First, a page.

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Publication numberUS5206128 A
Publication typeGrant
Application numberUS 07/725,115
Publication dateApr 27, 1993
Filing dateJul 3, 1991
Priority dateJul 4, 1990
Fee statusPaid
Publication number07725115, 725115, US 5206128 A, US 5206128A, US-A-5206128, US5206128 A, US5206128A
InventorsNaoki Arai
Original AssigneeFuji Photo Film Co., Ltd.
Export CitationBiBTeX, EndNote, RefMan
External Links: USPTO, USPTO Assignment, Espacenet
Silver halide photographic material
US 5206128 A
Abstract
A silver halide photographic material is described including a support having thereon an emulsion layer and a protective layer in this order, wherein gelatin is contained in the protective layer in an amount of at least 1.5 g/m2, gelatin is contained in the emulsion layer in an amount of at least 1.0 g/m2, and the the coated amount of gelatin in the protective layer and the emulsion layer is a total of at most 3.5 g/m2.
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Claims(4)
What is claimed is:
1. A silver halide photographic material element comprising a support having thereon, in sequence, a hydrophilic silver halide emulsion layer and a protective layer, wherein gelatin is contained in said protective layer in an amount of at least 1.5 g/m2, gelatin is contained in said emulsion layer in an amount of at least 1.0 g/m2, and the coated amount of gelatin in said protective layer and said emulsion layer is a total of at most 3.5 g/m2.
2. A silver halide photographic material element as in claim 1, wherein said gelatin is inert gelatin.
3. A silver halide photographic material element as in claim 1, wherein at least one of dextran and polyacrylamide is present together with gelatin in said emulsion layer.
4. A silver halide photographic material element as in claim 1, wherein said support is colored blue.
Description
FIELD OF THE INVENTION

The present invention relates to a silver halide photographic material which can be processed by an ultrahigh speed automatic developing machine in a satisfactory manner. More particularly, the present invention relates to a silver halide photographic material which does not experience significant pinholing developed when the emulsion layer side of the silver halide photographic material is caught by small protrusions formed on the roller in the automatic developing machine during processing (hereinafter referred to as "scratch pinholing").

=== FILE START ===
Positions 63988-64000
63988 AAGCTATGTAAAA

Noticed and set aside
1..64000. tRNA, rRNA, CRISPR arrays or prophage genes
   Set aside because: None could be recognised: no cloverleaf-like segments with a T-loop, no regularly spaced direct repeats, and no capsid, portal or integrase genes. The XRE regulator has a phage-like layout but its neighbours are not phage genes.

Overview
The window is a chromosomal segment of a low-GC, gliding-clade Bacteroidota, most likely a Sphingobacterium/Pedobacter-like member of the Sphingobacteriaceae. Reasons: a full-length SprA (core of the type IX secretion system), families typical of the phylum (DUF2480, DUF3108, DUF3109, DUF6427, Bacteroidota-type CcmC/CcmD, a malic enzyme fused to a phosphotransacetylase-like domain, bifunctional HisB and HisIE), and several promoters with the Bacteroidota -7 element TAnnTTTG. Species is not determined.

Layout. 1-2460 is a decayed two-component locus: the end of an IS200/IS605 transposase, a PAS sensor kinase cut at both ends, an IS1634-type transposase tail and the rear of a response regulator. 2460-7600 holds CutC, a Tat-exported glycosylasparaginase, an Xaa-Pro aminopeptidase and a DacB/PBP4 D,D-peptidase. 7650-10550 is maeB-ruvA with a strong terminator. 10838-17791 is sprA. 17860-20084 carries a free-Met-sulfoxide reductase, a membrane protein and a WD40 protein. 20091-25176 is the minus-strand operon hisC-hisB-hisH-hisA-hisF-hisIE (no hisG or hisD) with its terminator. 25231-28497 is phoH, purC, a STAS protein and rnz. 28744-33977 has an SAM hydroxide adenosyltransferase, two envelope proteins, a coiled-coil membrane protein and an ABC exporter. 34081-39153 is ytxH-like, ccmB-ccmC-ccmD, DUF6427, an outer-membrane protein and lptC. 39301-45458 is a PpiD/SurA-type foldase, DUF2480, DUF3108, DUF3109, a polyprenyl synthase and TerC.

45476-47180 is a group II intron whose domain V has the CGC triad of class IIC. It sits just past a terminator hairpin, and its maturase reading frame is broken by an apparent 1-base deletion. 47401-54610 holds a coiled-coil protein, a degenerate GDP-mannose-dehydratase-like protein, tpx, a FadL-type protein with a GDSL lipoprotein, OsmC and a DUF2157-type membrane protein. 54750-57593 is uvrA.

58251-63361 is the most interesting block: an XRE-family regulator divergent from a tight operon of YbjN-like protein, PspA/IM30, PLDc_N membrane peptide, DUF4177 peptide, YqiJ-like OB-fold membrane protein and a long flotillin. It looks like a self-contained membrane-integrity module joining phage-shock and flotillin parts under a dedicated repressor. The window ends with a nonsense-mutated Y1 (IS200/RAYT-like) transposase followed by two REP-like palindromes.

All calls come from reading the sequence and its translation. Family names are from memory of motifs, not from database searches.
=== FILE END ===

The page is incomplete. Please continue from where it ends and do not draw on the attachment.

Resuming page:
BACKGROUND OF THE INVENTION

A light-sensitive material adapted for processing at an ultrahigh speed is subject to pinholing developed when the emulsion layer side of the light-sensitive material is caught by small protrusions formed on the surface of the roller in an automatic developing machine during processing.

SUMMARY OF THE INVENTION

It is therefore an object of the present invention to provide a silver halide photographic material which is not susceptible to scratch pinholing, roller marking and underdrying, which can be easily developed in an ultrahigh speed automatic developing machine.

The above and other objects of the present invention will become more apparent from the following detailed description and examples.

The above object of the present invention is accomplished with a silver halide photographic material comprising a support having thereon at least one protective layer and at least one emulsion layer, wherein gelatin is contained in the protective layer in an amount of at least 1.5 g/m2, gelatin is contained in the emulsion layer in an amount of at least 1.0 g/m2, and the coated amount of gelatin in the protective layer and the emulsion layer is at most 3.5 g/m2 in total.

DETAILED DESCRIPTION OF THE INVENTION

The present invention is characterized by the distribution of the coated amount of gelatin. In particular, scratch pinholing, roller marking and the like are normally avoided by improving the gelatin film strength of the silver halide emulsion layer. To this end, the proportion of gelatin content to silver halide content in the emulsion, i.e., the coated amount of gelatin in the emulsion layer, is normally increased.

On the other hand, in order to provide a silver halide photographic material with adaptability to processing at an ultrahigh speed, the coated amount of gelatin is generally reduced uniformly in all gelatin-containing layers of the photographic material.

The present inventions have found that better adaptability to processing at an ultrahigh speed can be obtained by providing a particular distribution of the coated amount of gelatin between a protective layer and an emulsion layer, rather than by uniformly reducing the coated amount of gelatin in the protective layer and the emulsion layer as before.

In accordance with the present invention, the development of scratch pinholing and roller marking on a silver halide photographic material can be inhibited and the dryability of the light-sensitive material can be improved in spite of a relatively small coated amount of gelatin in the emulsion layer by reducing the total coated amount of gelatin in the emulsion layer and the protective layer to 3.5 g/m2 or less and increasing the coated amount of gelatin in the protective layer to 1.5 g/m2 or more.